This may seem counterintuitive

I wake up to lift weights at 6am three times per week. I only have an hour so I make sure that my workouts are time efficient, that includes weight training. A fellow gym goer started a conversation with me and he was talking about how he hurt his back when deadlifting (aka picking a barbell up from the floor), and has been dealing with sciatica for 10 years. We talked about what I do as a profession and he was so enthusiastic. We talked about how some of the best advice for spine health is counter intuitive. Here’s what he left with from our discussion (I want to make sure that every interaction I have with people, they leave with clarity):

1) If you are in an active state of pain, you should be finding any position, stretch, or exercise that provides a sense of relief. You have permission to do it, even though internet articles and social media stars say not to.

2) There really is no such thing as a bad exercise or posture. But if you do too much inefficient movement, the body will signal that it needs a change. This is often due to excessive motion that occurs at the back (usually shear forces).

3) When lifting weights, your spine should be stable. What this truly means is that there should be minimal change in shape of your back when moving. If you are lifting with an arched back, then it should stay arched throughout the entire lift; if you are lifting with a rounded back, then it should stay rounded through the entire lift.

4) Arching the back is overrated. That means pushing your belly button out, and contracting your low back muscles. Whether you are squatting or deadlifting, it is important to keep your abs engaged. You can’t contract your abs when you are arching, it just isn’t possible. So how can we do it without hurting our back. You have permission to lean forward; the axis of movement is going to be at your hips and not your low back. It is a simple 2 step process: 1) Brace, 2) Hinge.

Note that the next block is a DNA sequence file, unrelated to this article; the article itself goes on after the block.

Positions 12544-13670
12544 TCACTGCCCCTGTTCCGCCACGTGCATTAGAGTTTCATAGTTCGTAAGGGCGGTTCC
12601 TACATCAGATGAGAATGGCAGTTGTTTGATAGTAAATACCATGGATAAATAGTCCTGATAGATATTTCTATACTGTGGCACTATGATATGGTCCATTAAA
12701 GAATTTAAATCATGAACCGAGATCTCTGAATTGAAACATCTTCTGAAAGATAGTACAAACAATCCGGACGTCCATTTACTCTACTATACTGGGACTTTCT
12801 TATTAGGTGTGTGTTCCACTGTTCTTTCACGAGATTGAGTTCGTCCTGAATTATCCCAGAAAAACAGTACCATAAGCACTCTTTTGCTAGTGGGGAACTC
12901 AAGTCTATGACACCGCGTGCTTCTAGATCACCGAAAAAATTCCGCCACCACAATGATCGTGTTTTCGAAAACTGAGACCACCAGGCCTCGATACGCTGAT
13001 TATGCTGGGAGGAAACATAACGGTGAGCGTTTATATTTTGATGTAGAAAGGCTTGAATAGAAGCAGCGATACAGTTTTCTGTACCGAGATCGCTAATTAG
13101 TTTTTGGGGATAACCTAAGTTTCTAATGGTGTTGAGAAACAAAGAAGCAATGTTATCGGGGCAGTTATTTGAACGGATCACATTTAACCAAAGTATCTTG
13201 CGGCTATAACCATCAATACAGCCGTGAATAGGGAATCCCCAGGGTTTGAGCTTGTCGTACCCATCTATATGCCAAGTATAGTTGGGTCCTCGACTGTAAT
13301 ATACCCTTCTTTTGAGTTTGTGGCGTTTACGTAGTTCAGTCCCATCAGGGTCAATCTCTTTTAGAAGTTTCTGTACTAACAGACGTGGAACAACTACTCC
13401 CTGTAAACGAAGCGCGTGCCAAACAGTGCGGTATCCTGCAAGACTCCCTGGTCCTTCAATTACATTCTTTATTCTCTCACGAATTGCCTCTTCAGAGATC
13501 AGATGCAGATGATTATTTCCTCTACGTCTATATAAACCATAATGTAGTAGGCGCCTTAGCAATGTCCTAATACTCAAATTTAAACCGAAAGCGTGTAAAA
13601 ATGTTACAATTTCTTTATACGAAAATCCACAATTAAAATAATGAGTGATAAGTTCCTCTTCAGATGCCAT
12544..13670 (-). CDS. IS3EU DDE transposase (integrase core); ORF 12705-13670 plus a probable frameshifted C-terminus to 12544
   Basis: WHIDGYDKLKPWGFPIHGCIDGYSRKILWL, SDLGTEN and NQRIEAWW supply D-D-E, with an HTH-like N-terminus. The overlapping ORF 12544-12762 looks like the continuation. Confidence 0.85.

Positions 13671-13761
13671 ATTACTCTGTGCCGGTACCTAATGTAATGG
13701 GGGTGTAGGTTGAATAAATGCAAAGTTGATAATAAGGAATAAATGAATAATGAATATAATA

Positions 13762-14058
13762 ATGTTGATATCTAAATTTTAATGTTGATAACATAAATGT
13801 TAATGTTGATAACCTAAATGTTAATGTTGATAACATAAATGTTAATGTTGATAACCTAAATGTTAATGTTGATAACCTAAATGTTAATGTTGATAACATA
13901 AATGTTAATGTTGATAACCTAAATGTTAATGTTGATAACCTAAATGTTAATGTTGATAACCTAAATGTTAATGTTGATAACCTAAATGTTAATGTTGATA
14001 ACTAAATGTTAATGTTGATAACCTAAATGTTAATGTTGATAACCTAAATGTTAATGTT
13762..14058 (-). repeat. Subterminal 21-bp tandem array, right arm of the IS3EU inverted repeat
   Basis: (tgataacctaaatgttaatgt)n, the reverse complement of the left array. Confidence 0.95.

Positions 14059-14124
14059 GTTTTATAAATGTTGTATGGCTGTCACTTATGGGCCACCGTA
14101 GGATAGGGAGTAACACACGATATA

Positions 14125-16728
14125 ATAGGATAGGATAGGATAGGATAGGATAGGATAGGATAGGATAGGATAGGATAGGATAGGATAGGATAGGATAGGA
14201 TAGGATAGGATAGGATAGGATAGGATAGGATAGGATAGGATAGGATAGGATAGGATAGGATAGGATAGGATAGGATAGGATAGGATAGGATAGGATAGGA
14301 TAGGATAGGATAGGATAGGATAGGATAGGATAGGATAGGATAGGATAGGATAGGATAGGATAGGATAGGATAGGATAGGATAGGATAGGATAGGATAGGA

It may seem counterintuitive to lean forward and hinge at the hips, as it appears that the low back could be stressed. However, when I teach this movement to my clients, they notice that their abs are stronger and their symptoms don’t flare up. We broke free from that fear by introducing something that is so counterintuitive that it worked.

So give yourself some freedom to move and break free from this pain. You got this! If you need a little more help with your journey, then book a call with us here.


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